Recently, three major issues have come up that could affect your business: (1) the EPA requirement that contractors be certified if they are removing lead paint from homes, schools or daycare centers built prior to 1978; (2) healthcare reform; and (3) the Consumer Product Safety Commission declaring that homes with “Chinese drywall” must be gutted. Which of these three issues concerns you most, and why?
The answers we received to this month’s question were very much in agreement, but some of the issues were so new at the time our Problem Solved question was asked that many could answer what concerned them but not the why … yet.
To give you some background, we told you about the new EPA Renovation, Repair and Painting Rule last month in Construction Trends (page 9). This new rule states that beginning April 22, any contractor who disturbs more than 6 square feet of lead paint while working on a pre-1978 home, school or daycare center must be Lead-Safe Certified. If your company does a lot of renovation work—and many more companies are turning to renovations to keep the cash flowing until the economy gets back on track, then you have some concerns about this new rule.
As one anonymous contractor put it, “It looks like the lead paint rules will have a profound effect on the business of patching plaster and stucco in existing homes, which is a fairly large portion of our business and probably most any true plastering business. Ultimately I think it will mean our entire crew becoming ‘Certified Renovators’ and will add significant cost to the price of a patch job.
“The documentation requirements that the EPA has set forth will be very tedious as you would expect. Not to mention fines of over $32,000 per violation per day for non-compliance. They will definitely get everyone’s attention.”
John McElwee, a contractor in Fresno, Calif., believes that “getting the certification is a minor thing. Complying with the regulations will be major.
He continued, “I don’t know yet how it will affect the bottom line, but I think rates will have to increase to cover the extra time necessary to comply, document and maintain records.”
Our question was asked just days after the U.S. Department of Housing and Urban Development and the U.S. Consumer Product Safety Commission issued guidance to homeowners regarding “Chinese” drywall. You can read all about it by going to the beginning of Construction Trends in this issue, on page 9.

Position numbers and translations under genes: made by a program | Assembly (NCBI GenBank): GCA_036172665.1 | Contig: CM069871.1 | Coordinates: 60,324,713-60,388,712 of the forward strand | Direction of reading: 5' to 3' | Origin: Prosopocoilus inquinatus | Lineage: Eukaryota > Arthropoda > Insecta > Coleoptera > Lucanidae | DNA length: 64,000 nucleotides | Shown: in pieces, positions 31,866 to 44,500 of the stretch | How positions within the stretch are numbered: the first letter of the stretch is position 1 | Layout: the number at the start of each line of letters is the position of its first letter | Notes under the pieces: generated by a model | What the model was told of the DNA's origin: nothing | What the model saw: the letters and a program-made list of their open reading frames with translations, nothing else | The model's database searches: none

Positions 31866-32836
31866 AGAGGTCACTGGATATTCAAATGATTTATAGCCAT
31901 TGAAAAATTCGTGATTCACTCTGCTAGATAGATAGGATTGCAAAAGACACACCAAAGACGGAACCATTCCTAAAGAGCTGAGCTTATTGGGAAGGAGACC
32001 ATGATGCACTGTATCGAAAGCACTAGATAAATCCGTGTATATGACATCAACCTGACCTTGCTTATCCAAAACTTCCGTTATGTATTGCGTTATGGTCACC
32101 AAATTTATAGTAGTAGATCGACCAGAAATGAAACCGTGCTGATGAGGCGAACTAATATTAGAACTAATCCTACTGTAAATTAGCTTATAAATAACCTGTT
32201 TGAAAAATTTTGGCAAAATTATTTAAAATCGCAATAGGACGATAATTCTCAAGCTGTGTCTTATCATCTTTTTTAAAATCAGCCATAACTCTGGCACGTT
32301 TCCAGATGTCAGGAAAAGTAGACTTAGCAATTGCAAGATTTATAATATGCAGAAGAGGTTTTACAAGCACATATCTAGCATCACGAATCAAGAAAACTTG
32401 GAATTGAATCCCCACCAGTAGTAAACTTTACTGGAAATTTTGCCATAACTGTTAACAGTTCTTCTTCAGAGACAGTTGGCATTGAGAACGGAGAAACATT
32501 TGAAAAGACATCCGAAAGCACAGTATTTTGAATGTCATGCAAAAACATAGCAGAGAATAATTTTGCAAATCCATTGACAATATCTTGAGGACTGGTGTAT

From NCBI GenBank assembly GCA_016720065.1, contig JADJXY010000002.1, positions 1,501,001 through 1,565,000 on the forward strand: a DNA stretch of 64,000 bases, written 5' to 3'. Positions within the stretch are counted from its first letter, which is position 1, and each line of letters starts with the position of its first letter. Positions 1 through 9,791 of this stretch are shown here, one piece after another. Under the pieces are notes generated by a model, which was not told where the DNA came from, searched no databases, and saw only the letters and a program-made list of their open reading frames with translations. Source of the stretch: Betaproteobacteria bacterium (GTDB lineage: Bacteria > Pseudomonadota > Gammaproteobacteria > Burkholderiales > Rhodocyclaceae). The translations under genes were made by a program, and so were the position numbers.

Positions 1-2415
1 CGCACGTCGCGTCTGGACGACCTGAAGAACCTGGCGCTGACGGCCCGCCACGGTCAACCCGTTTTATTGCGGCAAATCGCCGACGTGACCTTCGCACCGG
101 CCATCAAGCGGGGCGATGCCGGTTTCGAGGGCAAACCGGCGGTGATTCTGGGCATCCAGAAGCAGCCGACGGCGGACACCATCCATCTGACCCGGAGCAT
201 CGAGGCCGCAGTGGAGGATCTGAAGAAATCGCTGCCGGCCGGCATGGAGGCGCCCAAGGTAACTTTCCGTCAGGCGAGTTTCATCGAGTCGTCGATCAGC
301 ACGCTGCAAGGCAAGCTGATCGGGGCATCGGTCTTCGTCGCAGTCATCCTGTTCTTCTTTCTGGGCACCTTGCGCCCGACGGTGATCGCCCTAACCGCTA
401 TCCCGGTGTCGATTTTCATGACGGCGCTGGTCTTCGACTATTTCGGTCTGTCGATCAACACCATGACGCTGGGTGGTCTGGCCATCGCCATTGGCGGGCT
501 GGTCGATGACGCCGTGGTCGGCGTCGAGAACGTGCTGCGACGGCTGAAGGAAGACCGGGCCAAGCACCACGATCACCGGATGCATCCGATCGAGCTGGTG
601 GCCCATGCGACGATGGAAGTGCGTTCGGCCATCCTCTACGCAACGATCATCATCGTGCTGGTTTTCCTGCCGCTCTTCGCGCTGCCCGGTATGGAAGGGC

The CPSC’s Web site, www.cpsc.gov, has a graphic showing that 59 percent of the homes with suspected Chinese drywall are in Florida. The remaining homes are found primarily in the Southern United States. If your company does not do work in these regions, then Chinese drywall isn’t much of a concern at all.
Being in Fresno, McElwee backs this up and then offers a look at the potential bright side: “I have not heard of any Chinese drywall in this part of the country. I was not aware of the declaration that the drywall should be gutted. But where there is some Chinese drywall there will be more work for abaters and hangers and finishers as well as painters and finish carpenters.”
But the issue to which most contractors responded was healthcare, with the majority of the respondents in our very unscientific poll saying they are concerned.
One anonymous contractor noted that he thinks the new American healthcare system “has the potential to take away the freedom to make our own choices as it pertains to our care” while another said, “I think it can bankrupt the whole country.”
McElwee is simply cautious: “I don’t know yet how I will be affected, but everyone will be to some degree.”
Finally, another cautious contractor expresses, “Our crew is union so healthcare reform will come through those channels, hopefully having little effect on our policy.”
As the nitty-gritty details of these issues become available, count on AWCI’s Construction Dimensions to keep you informed.